Great news for all of us, regardless of our age! Being bilingual, which historically has not been the norm in America, is great for your brain. For older folks, a second language can lessen the rate of decline in working memory, processing speed, and overall efficiency.
Of course there is a caveat: Not all developing brains will benefit from learning a second language. I personally know of kiddos who required speech and language therapy because their language development stalled when a second language was introduced. (And I have seen far more students quickly pick up a second or third language with ease.)
What about the issue of whether it’s easier to learn a language when you’re young? You know, the brain plasticity phenomena? Well, that argument can be countered by considering the conditions under which many adults try to learn a second language. For myself, trying to squeeze in the time and opportunities to practice a second language have doomed my efforts so far. I reached a point with Spanish where I could follow a sermon with minimal support. Right now? I shudder to think.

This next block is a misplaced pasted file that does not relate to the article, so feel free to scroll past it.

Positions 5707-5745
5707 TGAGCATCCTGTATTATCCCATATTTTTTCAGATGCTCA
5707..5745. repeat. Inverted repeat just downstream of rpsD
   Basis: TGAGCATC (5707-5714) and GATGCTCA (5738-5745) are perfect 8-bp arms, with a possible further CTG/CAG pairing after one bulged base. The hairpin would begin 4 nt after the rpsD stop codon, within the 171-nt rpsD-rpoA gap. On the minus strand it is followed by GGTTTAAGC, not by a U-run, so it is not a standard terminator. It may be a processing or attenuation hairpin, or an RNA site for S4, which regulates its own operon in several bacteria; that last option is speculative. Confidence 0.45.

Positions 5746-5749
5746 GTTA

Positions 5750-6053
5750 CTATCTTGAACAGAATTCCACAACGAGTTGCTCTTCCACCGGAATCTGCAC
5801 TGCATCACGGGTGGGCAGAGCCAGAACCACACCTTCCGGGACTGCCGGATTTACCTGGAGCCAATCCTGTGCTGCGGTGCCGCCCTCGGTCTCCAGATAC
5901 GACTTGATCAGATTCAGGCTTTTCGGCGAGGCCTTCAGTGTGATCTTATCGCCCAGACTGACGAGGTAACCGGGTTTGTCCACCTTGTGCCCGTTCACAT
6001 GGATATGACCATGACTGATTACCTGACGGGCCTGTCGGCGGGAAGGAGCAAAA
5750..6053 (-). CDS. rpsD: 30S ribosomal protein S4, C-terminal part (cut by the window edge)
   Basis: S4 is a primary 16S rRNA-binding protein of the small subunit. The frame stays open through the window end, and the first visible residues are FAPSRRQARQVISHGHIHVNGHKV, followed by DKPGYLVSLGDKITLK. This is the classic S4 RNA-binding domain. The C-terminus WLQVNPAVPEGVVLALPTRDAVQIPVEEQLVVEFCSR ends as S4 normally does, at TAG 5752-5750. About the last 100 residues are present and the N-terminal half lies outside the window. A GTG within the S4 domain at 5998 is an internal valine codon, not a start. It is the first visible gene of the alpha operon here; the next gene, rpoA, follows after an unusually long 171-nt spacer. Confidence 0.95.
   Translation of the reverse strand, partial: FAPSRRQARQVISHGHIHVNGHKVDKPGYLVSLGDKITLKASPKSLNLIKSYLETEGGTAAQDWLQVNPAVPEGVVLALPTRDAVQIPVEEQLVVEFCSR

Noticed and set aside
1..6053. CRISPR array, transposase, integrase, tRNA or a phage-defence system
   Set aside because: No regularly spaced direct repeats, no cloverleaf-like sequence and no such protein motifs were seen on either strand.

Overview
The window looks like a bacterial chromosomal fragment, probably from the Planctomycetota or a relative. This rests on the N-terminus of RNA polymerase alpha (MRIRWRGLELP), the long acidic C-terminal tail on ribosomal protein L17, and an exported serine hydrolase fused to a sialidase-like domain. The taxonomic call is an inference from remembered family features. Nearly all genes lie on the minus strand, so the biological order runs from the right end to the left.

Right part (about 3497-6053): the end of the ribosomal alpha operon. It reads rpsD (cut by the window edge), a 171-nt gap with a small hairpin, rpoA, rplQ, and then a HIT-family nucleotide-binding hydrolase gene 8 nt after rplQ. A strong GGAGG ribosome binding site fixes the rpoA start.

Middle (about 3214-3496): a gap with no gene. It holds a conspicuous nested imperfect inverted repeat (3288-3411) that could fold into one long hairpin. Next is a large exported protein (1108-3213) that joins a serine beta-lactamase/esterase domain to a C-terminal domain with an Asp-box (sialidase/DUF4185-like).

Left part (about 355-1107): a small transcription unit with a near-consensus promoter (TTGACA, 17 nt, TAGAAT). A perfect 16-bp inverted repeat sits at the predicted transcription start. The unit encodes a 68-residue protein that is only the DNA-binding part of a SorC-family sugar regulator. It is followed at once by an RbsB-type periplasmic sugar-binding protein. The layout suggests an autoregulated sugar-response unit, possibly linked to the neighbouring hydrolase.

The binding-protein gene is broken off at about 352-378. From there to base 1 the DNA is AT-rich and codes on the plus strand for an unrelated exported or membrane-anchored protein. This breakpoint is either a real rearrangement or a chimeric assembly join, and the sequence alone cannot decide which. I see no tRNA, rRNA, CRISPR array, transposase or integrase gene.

The conditions under which children learn a second language at home are typically supportive, allow for errors, and provide lots of practice. Learning a second language at school really requires expertise and educational leadership. Those once-a-week-30-minute “immersion” classes with songs about colors and numbers have not produced a generation of bilingual students. Teaching a second language requires competent leadership and community involvement, with a systematic plan for advancing student skills as they move from elementary to middle school and beyond.
As for special needs students, pulling them out to provide specialized instruction often occurs during “foreign” language classes. For students who are not communicating well in one language, that makes sense. And if those second language classes were truly effective, we wouldn’t want anyone to miss them.